Supreme Court orders new look at Texas, Florida social media laws

Washington — The Supreme Court on Monday ordered lower courts to take another look at a pair of laws from Florida and Texas that imposed restrictions on how social media companies can moderate the content posted to their platforms, keeping the laws blocked during the additional proceedings.

Justice Elena Kagan delivered the court’s opinion, which tossed out lower court rulings and sent the two cases back for the proceedings. The court said neither lower court conducted the proper analysis of the First Amendment challenges to the laws regulating major social media platforms. There were no noted dissents, although some justices concurred in part. 

“[T]he question in such a case is whether a law’s unconstitutional applications are substantial compared to its constitutional ones. To make that judgment, a court must determine a law’s full set of applications, evaluate which are constitutional and which are not, and compare the one to the other,” Kagan wrote. “Neither court performed that necessary inquiry.”

The Florida law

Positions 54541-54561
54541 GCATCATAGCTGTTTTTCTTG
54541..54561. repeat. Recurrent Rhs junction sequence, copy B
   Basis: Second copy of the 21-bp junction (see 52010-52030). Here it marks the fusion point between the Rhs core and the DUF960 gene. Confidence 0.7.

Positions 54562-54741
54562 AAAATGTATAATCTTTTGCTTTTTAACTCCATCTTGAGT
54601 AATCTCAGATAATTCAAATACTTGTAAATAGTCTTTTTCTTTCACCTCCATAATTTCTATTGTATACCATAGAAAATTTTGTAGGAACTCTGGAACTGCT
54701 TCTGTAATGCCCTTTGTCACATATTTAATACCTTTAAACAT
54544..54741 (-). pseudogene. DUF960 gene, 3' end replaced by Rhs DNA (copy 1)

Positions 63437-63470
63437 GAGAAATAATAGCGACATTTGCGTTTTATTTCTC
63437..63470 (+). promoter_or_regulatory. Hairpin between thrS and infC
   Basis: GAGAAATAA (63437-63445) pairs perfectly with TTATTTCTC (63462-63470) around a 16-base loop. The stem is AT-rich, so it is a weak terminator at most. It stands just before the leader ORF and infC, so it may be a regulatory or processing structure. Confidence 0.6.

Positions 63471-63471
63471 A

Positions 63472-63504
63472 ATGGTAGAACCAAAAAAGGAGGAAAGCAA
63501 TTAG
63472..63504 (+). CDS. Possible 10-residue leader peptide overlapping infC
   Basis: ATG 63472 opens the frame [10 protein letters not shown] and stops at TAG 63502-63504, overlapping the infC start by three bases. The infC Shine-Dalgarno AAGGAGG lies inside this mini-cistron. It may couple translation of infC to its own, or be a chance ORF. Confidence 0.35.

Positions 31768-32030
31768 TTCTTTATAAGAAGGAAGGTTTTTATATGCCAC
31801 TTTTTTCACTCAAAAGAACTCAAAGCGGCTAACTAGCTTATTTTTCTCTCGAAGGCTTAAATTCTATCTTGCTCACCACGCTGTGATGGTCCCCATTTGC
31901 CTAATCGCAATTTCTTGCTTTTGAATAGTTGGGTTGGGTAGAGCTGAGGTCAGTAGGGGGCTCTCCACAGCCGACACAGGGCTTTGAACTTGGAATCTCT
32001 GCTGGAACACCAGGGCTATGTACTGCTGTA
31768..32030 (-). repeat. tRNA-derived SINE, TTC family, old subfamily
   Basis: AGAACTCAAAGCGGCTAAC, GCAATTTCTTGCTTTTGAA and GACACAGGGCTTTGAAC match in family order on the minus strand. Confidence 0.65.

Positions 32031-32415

The case out of Florida concerns a Republican-backed law enacted in 2021 that regulates social media platforms that make at least $100 million annually or have at least 100 million monthly users. The law aims to combat claims of censorship by restrictions for companies, such as prohibiting them from engaging in certain types of content moderation and requiring them to notify a user if their post is removed or altered. The platforms must also make general disclosures about their operations and policies.

Two trade associations, whose members include Google, Meta and X, challenged the law in federal court in 2021, arguing that it violated the First Amendment. A district court blocked enforcement of the measure, siding with the trade associations. Florida then appealed the decision to the U.S. Court of Appeals for the 11th Circuit, which likewise sided with the trade groups. 

The Texas law

The case concerns a Republican-backed law in Texas that regulates platforms with more than 50 million active monthly users. The law imposes rules for content moderation and requires platforms to notify users when posts are removed and provide an explanation. The platforms are also required to disclose how they moderate their content and make clear how they prioritize posts through their algorithms.

Two online trade associations, whose members include Google, Meta and X, challenged the law in federal district court in 2021. That court blocked enforcement of certain provisions of the law, and the U.S. Court of Appeals for the 5th Circuit halted the order, allowing the law to take effect.